It’s hard being a pinch hitter. It sounds like it would be one of those baseball myths perpetrated by coiffured former catchers in the broadcast booth who have a startling lack of awareness as to what happens on a baseball field despite playing the game at elite levels for years. However, when pinch hitting, a drop off of around 16 weighted on base average points in performance can be expected from the batter.

In other words when considering a pinch hitter, a manager should subtract from a player’s expected wOBA before comparing it to the player he’s about to replace. There’s no clear reason for this, but it’s suspected it has something to do with a player’s mental preparation for an at bat while he’s sitting on the bench versus actually being in the game.

Yesterday afternoon in St. Louis, Phillies pinch hitter Ben Francisco entered the game for Cole Hamels with base runners on first and second and two out in the seventh inning. On the second pitch of that at bat, he delivered a home run, bringing in all three of Philadelphia’s runs.

If it’s true that not playing has an effect on a player’s batting numbers, then Francisco’s pinch hitting heroics are made even more impressive. He had four or more plate appearances in less than half of his 100 games this season. And yet the rarely used outfielder delivered when it mattered most yesterday, increasing the Phillies probability of winning the game by 40% with his one swing.

This evening, the Cardinals will attempt to stave off elimination by sending the trade deadline acquired Edwin Jackson to the mound, while Philadelphia will counter with Roy Oslwalt. Game Four of the NLDS is scheduled to begin at 6:00 PM EDT.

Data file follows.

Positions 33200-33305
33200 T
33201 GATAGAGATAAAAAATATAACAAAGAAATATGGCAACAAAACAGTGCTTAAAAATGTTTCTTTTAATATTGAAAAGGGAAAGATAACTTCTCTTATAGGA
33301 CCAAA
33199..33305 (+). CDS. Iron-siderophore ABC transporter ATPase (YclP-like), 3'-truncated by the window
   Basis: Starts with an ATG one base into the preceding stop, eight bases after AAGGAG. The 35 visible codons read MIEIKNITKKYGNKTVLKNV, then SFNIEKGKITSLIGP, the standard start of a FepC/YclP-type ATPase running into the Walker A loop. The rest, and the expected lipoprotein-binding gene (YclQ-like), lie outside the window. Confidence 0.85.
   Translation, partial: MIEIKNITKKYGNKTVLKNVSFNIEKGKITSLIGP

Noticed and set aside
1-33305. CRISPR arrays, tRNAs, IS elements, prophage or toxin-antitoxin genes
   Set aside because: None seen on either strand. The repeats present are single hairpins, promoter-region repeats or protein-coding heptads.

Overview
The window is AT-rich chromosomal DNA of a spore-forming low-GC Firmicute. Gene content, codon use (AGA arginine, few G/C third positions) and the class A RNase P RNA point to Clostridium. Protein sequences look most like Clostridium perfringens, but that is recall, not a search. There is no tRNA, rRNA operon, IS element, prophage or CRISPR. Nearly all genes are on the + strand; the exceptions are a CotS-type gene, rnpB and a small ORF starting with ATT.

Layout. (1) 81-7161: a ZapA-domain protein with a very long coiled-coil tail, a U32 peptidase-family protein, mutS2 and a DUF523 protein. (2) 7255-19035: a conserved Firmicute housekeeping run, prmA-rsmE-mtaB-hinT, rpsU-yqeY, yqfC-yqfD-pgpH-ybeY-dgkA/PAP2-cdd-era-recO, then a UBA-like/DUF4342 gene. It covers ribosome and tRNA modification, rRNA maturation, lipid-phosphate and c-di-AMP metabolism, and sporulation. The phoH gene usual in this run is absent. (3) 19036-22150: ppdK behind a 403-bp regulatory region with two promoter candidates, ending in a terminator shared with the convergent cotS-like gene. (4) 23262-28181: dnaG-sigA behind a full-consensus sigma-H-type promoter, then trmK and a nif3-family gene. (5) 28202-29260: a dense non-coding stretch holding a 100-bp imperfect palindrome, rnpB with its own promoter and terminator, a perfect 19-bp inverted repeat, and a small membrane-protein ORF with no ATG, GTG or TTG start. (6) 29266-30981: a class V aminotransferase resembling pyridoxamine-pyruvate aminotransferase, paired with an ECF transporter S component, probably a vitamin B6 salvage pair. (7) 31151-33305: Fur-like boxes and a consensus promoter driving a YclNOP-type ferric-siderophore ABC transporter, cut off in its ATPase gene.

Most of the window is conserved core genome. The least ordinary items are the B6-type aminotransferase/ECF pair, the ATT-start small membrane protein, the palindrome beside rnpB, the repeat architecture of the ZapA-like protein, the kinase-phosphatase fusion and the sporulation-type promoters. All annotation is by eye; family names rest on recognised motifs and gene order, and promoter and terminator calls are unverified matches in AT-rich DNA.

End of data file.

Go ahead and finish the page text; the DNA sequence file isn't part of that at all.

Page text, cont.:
And The Rest

The Quote Of The (Yester)Day goes to Tony LaRussa who explains why he switched Lance Berkman and Allen Craig in the corner outfield spots for yesterday’s lineup:

It’s my tribute to Moneyball. I’m not a big Moneyball fan. I have this little place, don’t have a big place. So what we do is we take the square footage between the right field line and center field and the square footage and from left field to center field, divide that by pi and we multiply it by bull[Getting Blanked], and then we pick the dugout. The field that’s closest to the dugout and that’s where Lance plays.

MLB’s attendance increased this season despite poor showings from the Dodgers, Rays and others.

Grady Sizemore had arthroscopic knee surgery yesterday and now the Cleveland Indians must decide whether or not to pick up his $9 million option. My advice: Buy out the option, and float a two year offer for $12-15 million to see if he bites.

One of Bill Buckner’s balls is for sale. No, you’re immature.

The Chicago Cubs have officially asked the Boston Red Sox for permission to speak to Theo Epstein.

I might feel a little bit more empathy for Tampa Bay Rays fans, if it wasn’t for their team having a very, very bright future.

Unlikely suspensions. Wait. Timo Perez is still playing baseball?

Speaking of a lack of empathy:

Pitchers & Poets explains why it’s okay to cheer for the Texas Rangers in the playoffs.

Jim Crane is still threatening to walk away from his deal to purchase the Houston Astros because he doesn’t want his future team to play in the AL. This is the epitome of a cash grab. Pay up, other NL owners. Pay up.

Astros prospect Dustin Kellogg was killed in a automobile collision.

What will the future hold for Jason Heyward? Toronto Blue Jays GM Alex Anthopoulos is drooling.

This press release lost me right around the time they tried to suggest that “conservation is as American as baseball.” Yeah, conservation is exactly what I think of when I hear America. Well, right after subtlety.

Finally, Dayn Perry remembers the sad crab of San Francisco.